Sic1, cyclin-dependent kinase inhibitor of budding yeast, is synthesized in anaphase and largely degraded at the S-phase onset to regulate timing of DNA synthesis. Sic1 interacts with phase-specific B-type cyclin (Clb)-kinase (Cdk1) complexes, central regulators in cell cycle control. Its appearance is timed to mediate reduction in kinase activities at appropriate stages. Clbs are unstable proteins with extremely short half-lives. Interactions of Sic1 with Clbs have been detected both in vitro and in vivo by high-throughput genome-wide screenings. Furthermore, we have recently shown that Sic1 regulates waves of Clbs, acting as a timer in their appearance, thus controlling Cdk1-Clbs activation. The molecular mechanism is not yet fully understood but is hypothesized to occur via stoichiometric binding of Sic1 to Cdk1-Clb complexes. Using Förster resonance energy transfer (FRET) via fluorescence lifetime imaging microscopy (FLIM), we showed association of Sic1 to Clb cyclins in living yeast cells. This finding is consistent with the notion that inhibition of kinase activity can occur over the whole cell cycle progression despite variable Sic1 levels. Specifically, Sic1/Clb3 interaction was observed for the first time, and Sic1/Clb2 and Sic1/Clb5 pairs were confirmed, but no Sic1/Clb4 interaction was found, which suggests that, despite high functional homology between Clbs, only some of them can target Sic1 function in vivo.
Cell cycle control is highly regulated to guarantee the precise timing of events essential for cell growth, i.e., DNA replication onset and cell division. Failure of this control plays a role in cancer and molecules called cyclin-dependent kinase (Cdk) inhibitors (Ckis) exploit a critical function in cell cycle timing. Here we present a multiscale modeling where experimental and computational studies have been employed to investigate structure, function and temporal dynamics of the Cki Sic1 that regulates cell cycle progression in Saccharomyces cerevisiae. Structural analyses reveal molecular details of the interaction between Sic1 and Cdk/cyclin complexes, and biochemical investigation reveals Sic1 function in analogy to its human counterpart p27Kip1, whose deregulation leads to failure in timing of kinase activation and, therefore, to cancer. Following these findings, a bottom-up systems biology approach has been developed to characterize modular networks addressing Sic1 regulatory function. Through complementary experimentation and modeling, we suggest a mechanism that underlies Sic1 function in controlling temporal waves of cyclins to ensure correct timing of the phase-specific Cdk activities. Â© 2012 Springer Science+Business Media, LLC.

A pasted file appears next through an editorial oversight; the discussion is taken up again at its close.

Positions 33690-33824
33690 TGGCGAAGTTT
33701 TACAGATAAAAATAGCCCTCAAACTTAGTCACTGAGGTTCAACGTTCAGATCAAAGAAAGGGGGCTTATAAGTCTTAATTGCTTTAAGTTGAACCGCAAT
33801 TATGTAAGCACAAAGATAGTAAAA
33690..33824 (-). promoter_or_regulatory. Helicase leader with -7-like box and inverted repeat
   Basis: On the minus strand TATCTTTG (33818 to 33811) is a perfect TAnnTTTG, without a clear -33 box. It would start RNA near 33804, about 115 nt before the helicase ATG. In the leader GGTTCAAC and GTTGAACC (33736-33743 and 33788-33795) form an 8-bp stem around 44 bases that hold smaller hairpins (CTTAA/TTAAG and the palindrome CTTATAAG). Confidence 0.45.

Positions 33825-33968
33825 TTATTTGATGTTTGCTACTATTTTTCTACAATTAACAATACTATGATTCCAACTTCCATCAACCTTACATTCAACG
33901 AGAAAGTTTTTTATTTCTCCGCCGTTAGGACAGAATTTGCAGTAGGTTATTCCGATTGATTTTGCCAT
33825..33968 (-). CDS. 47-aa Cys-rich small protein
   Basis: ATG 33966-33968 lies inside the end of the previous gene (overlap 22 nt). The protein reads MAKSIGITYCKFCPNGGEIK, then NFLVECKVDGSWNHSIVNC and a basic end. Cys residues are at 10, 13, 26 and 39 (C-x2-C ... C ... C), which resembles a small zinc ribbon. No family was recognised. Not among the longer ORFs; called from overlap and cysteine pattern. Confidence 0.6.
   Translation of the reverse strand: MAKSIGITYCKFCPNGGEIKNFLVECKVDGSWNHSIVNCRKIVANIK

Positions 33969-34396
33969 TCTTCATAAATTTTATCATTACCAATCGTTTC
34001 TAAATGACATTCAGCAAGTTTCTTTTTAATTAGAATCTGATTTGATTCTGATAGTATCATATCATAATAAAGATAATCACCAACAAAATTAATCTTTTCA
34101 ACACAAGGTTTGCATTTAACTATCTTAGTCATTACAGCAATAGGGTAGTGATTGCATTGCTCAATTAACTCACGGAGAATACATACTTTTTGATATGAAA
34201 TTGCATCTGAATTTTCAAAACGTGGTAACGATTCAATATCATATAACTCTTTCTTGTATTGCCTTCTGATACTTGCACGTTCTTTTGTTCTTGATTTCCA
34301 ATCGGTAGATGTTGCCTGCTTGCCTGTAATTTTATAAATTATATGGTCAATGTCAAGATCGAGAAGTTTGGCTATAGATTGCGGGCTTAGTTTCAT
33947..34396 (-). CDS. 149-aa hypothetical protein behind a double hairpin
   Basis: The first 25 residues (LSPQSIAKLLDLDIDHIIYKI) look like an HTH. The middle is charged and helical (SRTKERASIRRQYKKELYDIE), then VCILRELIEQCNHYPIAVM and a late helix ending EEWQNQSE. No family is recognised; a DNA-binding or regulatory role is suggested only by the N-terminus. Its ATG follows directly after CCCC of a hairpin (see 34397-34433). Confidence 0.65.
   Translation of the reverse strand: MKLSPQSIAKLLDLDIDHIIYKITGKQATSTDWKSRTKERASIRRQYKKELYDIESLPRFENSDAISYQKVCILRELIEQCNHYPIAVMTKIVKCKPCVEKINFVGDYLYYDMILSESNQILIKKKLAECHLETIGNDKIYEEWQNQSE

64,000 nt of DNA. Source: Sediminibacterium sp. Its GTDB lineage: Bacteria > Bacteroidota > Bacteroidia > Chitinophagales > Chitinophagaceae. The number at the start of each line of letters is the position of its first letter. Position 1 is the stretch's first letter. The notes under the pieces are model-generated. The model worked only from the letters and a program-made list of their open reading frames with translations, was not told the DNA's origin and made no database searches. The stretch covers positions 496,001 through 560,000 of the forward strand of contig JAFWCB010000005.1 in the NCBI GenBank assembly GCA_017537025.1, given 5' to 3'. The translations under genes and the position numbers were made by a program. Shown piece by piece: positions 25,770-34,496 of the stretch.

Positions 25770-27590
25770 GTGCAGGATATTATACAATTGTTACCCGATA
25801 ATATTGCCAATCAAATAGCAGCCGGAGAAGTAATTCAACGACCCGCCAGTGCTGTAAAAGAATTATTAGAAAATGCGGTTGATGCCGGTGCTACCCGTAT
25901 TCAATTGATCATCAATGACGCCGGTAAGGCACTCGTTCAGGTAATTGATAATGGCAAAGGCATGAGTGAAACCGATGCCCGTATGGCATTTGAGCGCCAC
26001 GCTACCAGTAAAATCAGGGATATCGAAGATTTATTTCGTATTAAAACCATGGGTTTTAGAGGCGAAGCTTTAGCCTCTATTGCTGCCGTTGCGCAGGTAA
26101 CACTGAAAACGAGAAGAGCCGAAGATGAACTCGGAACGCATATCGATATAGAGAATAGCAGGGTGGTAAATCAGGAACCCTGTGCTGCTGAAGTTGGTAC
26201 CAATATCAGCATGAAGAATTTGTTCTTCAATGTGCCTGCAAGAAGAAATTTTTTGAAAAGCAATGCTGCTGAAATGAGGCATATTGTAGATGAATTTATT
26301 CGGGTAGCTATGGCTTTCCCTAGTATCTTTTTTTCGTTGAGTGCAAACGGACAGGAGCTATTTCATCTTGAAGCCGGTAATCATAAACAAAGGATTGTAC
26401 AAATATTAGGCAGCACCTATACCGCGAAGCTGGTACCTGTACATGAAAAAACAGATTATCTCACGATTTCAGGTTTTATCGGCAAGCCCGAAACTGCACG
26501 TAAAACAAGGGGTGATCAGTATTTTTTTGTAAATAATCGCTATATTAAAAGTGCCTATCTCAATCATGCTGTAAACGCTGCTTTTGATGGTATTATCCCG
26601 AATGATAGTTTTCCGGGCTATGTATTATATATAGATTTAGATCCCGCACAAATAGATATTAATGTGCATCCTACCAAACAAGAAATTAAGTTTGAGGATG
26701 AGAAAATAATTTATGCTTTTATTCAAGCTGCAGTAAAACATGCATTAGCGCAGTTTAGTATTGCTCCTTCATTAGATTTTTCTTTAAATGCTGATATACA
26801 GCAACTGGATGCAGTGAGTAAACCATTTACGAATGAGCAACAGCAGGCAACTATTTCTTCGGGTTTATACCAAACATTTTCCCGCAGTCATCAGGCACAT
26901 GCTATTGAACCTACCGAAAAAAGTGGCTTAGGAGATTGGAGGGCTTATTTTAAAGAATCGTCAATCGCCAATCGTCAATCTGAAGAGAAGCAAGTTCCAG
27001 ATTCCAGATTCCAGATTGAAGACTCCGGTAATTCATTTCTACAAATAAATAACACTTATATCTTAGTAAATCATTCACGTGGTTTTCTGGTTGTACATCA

With genome sequencing of thousands of organisms, a scaffold has become available for data integration: molecular information can now be organized by attaching it to the genes and their gene-expression products. It is however, the genome that is selfish not the gene, making it necessary to organize the information into maps that enable functional interpretation of the fitness of the genome. Using flux balance analysis one can calculate the theoretical capabilities of the living organism. Here we examine whether according to this genome organized information, organisms such as the ones present when life on Earth began, are able to assimilate the Gibbs energy and carbon that life needs for its reproduction and maintenance, from a relatively poor Gibbs-energy environment. We shall address how Clostridium ljungdahlii may use at least two special features and one special pathway to this end: gear-shifting, electron bifurcation and the Wood-Ljungdahl pathway. Additionally, we examined whether the C. ljungdahlii map can also help solve the problem of waste management. We find that there is a definite effect of the choices of redox equivalents in the Wood-Ljungdahl pathway and the hydrogenase on the yield of interesting products like hydroxybutyrate. We provide a drawing of a subset of the metabolic network that may be utilized to project flux distributions onto by the community in future works. Furthermore, we make all the code leading to the results discussed here publicly available for the benefit of future work.
A pharmacology that hits single disease-causing molecules with a single drug passively distributing to the target tissue, was almost ready. Such a pharmacology is not (going to be) effective however: a great many diseases are systems biology diseases; complex networks of some hundred thousand types of molecule, determine the functions that constitute human health, through nonlinear interactions. Malfunctions are caused by a variety of molecular failures at the same time; rarely the same variety in different individuals; in complex constellations of OR and AND logics. Few molecules cause disease single-handedly and few drugs will cure the disease all by themselves when dosed for a limited amount of time. We here discuss the implications that this discovery of the network nature of disease should have for pharmacology. We suggest ways in which pharmacokinetics, pharmacodynamics, but also systems biology and genomics may have to change so as better to deal with systems-biology diseases.